A few years ago showrooming was one of retailers perceived biggest threats. Since then many retailers have figured out how to make consumers’ in-store access of online information work to their benefit by enhancing the shopping experience…enter endless aisles, price comparisons, consumer reviews, and more.
As consumer behaviors continually shift, so has their approach to showrooming. In fact, it’s reversed. More consumers are now purchasing in-store after researching a product online. The percentage of in-store sales influenced by digital has more than doubled. Increasing from just 14% in 2012 to 36% or more than one third of purchases in 2013, and was projected to reach 50% by the end of last year (Source: Deloitte Digital).
And don’t expect for it to stop there. Forrester, VP and Principal Analyst, Sucharita Mulpuru estimates that webrooming will result in $1.8 trillion in sales by 2017, versus $1.2 trillion in 2012. That’s a stark contrast to the estimated $370 billion e-commerce sales should reach in 2017.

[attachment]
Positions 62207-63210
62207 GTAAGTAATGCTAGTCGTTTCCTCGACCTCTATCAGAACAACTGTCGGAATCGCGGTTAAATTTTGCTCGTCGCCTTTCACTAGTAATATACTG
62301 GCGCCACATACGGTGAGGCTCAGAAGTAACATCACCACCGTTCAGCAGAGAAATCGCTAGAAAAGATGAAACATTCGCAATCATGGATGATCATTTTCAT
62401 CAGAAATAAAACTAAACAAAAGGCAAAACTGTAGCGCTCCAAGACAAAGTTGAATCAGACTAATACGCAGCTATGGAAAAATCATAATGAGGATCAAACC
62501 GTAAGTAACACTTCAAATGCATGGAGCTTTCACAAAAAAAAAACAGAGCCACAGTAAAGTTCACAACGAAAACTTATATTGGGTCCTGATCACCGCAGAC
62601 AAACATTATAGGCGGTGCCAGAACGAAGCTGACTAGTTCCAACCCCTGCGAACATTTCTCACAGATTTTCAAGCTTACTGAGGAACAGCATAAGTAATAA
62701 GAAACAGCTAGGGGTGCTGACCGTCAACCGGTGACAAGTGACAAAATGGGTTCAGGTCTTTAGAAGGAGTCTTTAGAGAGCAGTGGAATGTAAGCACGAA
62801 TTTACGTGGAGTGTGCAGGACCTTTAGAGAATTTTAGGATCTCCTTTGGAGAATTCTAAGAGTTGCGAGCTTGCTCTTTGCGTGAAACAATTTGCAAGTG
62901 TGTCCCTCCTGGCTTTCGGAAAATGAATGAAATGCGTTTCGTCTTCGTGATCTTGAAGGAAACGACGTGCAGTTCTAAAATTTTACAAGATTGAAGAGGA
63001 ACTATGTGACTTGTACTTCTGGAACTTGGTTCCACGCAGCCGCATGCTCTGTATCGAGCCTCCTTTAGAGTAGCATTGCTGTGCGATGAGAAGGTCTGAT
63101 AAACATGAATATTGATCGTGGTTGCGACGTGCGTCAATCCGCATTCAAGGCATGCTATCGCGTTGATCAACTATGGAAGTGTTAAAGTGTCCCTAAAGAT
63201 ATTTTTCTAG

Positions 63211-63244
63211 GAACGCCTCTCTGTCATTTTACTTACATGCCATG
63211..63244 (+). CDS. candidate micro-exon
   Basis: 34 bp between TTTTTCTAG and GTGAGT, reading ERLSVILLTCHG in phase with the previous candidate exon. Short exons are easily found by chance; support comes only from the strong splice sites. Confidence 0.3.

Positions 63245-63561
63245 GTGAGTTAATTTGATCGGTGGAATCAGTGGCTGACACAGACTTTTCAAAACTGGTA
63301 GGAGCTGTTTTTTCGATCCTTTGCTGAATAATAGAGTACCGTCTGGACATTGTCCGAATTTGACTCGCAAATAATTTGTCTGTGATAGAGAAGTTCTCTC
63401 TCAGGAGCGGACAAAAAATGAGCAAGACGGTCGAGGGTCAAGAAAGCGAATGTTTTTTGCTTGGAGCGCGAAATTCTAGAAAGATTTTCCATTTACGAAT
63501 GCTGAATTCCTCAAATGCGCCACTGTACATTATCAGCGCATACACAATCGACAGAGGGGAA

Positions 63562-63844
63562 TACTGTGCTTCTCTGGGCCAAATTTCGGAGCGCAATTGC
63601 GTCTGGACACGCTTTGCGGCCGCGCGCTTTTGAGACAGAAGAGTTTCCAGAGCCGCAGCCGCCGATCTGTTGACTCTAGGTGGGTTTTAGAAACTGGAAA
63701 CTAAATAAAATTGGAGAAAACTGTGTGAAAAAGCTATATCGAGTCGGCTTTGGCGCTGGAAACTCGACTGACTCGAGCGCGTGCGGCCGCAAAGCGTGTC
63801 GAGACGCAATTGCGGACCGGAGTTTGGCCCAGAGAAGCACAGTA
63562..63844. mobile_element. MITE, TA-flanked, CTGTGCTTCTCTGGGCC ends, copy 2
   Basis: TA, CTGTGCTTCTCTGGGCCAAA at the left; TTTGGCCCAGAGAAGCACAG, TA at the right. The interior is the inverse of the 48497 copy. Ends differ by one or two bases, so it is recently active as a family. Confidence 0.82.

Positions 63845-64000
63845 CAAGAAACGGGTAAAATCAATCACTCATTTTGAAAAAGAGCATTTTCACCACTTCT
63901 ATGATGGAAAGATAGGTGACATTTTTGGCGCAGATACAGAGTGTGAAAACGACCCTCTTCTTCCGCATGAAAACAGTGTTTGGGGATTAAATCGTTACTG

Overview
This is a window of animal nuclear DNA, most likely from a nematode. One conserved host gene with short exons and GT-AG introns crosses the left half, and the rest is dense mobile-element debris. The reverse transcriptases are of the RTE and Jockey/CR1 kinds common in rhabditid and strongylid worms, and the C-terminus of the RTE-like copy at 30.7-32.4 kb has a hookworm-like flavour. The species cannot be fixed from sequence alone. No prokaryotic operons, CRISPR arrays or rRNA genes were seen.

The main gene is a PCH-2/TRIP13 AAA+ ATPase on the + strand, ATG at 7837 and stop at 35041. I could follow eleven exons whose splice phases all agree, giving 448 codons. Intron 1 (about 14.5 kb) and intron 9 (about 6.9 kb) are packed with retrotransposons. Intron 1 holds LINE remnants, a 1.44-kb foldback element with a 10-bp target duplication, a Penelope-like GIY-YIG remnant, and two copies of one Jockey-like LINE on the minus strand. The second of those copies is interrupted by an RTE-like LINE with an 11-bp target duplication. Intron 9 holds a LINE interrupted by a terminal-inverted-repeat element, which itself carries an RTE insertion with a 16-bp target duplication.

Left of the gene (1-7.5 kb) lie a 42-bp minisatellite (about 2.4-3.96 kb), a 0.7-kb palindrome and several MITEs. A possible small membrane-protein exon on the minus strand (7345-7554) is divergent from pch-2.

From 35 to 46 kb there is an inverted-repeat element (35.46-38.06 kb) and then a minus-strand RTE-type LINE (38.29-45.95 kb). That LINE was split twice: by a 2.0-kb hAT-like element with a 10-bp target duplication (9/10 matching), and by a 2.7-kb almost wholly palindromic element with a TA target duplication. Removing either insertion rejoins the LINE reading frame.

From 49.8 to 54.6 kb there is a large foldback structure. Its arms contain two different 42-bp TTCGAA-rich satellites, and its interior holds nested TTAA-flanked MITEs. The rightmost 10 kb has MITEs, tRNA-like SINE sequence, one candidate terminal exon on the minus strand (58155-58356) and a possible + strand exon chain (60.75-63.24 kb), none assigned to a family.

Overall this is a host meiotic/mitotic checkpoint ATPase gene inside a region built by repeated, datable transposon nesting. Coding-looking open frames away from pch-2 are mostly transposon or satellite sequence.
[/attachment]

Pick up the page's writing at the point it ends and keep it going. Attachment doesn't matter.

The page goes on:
Most would think that’s a good thing, right? Retailers should rejoice that consumers are coming in-store to make their purchase rather than online. But now there’s a new fear. One that consumers’ minds are often made up before they shop.
Without a doubt the consumer shopping cycle is dynamic and continuous. The bottom line is that brands and retailers need to accept that both showrooming and webrooming are behaviors in today’s consumer shopping experience. Forget the fear of a single channel’s influence and figure out to increase engagement with your consumer regardless of the channel. Retailers who are able to weave a brand story that appeals to consumer lifestyles and transcends channels opens the door for long-term brand loyalty.
Read more about the future beyond channels in our report: The Post Omnichannel World.
Photo credit: Tim Raftery